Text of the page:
If you can look past the (somewhat warranted) comparisons to the better known and similarly themed Thin Red Line, you'll find that Jeff Burr's Straight Into Darkness is a pretty interesting and very dark with that is sometimes confusing, sometimes heavy handed, but at the very least always interesting. Though known primarily for his horror movie sequels like Pumpkinhead II and Leatherface: Texas Chainsaw Massacre III, Burr proves with this film that he's able to deliver more than just a tie in film every now and then, and with this movie he shows substantial growth as a writer and director.
The film begins with some American Military Police escorting two infantrymen across a war torn area of Europe during the Second World War. Flashback's give us a rough idea of what they've done and we know that one of the men, Losey (Ryan Francis of Face The Music), is being charged with deserting his platoon while the other man, Deming (Scott MacDonald of Jarhead), appears to just be more or less a psychopath. At any rate, they're being transported by Jeep through a war zone and as luck would have it, the hit a land mine. The MP's are killed but the two soldiers manage to crawl out of the field with their lives, Deming forcing Losey to go with him by commandeering one of the dead MP's pistols and waving it in his face.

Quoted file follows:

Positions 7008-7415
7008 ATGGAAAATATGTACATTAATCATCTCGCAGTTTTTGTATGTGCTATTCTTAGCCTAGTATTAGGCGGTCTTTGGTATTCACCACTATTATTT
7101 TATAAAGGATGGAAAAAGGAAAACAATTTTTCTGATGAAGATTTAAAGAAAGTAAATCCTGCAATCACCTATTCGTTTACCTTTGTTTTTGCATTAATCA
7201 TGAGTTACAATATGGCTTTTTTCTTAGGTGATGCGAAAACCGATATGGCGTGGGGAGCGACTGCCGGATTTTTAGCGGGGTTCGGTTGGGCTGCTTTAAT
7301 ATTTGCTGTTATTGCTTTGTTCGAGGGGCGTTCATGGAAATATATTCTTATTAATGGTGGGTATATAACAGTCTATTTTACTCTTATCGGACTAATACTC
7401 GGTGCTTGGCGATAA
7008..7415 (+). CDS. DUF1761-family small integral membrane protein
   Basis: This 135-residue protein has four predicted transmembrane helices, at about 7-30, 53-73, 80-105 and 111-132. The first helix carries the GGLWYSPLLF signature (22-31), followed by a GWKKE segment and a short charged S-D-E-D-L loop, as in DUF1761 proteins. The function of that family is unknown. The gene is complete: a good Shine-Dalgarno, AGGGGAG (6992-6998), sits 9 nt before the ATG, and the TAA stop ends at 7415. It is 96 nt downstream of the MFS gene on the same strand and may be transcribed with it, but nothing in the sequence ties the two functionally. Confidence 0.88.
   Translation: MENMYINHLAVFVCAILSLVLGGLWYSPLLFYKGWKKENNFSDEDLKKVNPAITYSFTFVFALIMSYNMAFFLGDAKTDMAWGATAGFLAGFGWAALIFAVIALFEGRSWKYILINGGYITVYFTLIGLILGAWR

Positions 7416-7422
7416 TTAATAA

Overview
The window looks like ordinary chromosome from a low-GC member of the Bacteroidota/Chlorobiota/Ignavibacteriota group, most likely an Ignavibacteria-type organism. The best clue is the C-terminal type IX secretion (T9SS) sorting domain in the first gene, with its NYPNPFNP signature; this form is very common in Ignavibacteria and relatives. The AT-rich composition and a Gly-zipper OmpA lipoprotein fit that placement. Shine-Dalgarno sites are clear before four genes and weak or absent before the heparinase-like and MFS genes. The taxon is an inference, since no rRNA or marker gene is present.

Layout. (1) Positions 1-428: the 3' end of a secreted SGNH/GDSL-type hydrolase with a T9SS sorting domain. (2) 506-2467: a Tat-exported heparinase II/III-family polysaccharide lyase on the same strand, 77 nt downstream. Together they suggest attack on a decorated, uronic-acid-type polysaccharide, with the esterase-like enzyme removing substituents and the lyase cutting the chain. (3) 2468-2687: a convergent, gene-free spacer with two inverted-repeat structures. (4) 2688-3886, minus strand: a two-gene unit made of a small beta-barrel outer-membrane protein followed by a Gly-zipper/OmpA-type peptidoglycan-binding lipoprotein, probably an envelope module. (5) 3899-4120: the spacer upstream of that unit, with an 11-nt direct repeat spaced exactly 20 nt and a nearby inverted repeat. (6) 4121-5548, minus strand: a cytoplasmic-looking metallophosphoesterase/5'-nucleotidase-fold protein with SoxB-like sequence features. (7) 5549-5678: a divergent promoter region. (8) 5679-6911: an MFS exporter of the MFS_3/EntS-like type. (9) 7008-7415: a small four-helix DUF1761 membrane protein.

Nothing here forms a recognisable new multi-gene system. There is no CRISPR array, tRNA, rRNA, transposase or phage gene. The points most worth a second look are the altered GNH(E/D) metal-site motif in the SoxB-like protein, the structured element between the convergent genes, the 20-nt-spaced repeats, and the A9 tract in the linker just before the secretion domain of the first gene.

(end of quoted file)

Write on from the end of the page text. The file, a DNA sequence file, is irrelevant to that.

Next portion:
They decide that they're going to try and get away from the war, find some British officers to take them in and not return to the American forces who will surely charge them. As they try to figure out where they are and find some allies, they end up in a bombed out old church where the only one left alive is a crazed old priest who has resorted to cannibalism. He follows them as they head into the woods and when they come across the site of a mass suicide by hanging, he joins the ranks of the dead by putting a noose around his own neck. From there, alone again, the two soldiers find a massive concrete building that appears to be abandoned. They take refuge there for the night but the next morning they see an older man and a woman out the window. The elderly couple comes into the building and Deming tries to rape the lady at gunpoint. His fun is interrupted when an army of children, each one either mentally or physically handicapped, shows up behind him with their rifles aimed at him. The soldiers are tied up until a battalion of Nazi's show up outside the building, a tank accompanying them. The elderly couple, Deacon (David Warner of The Omen) and Maria (Linda Thorson of Half Past Dead) untie them on the condition that they fight alongside them, and reluctantly they agree, but there's more to this situation than simply defeating the Germans, particularly when the lives of children are at stake.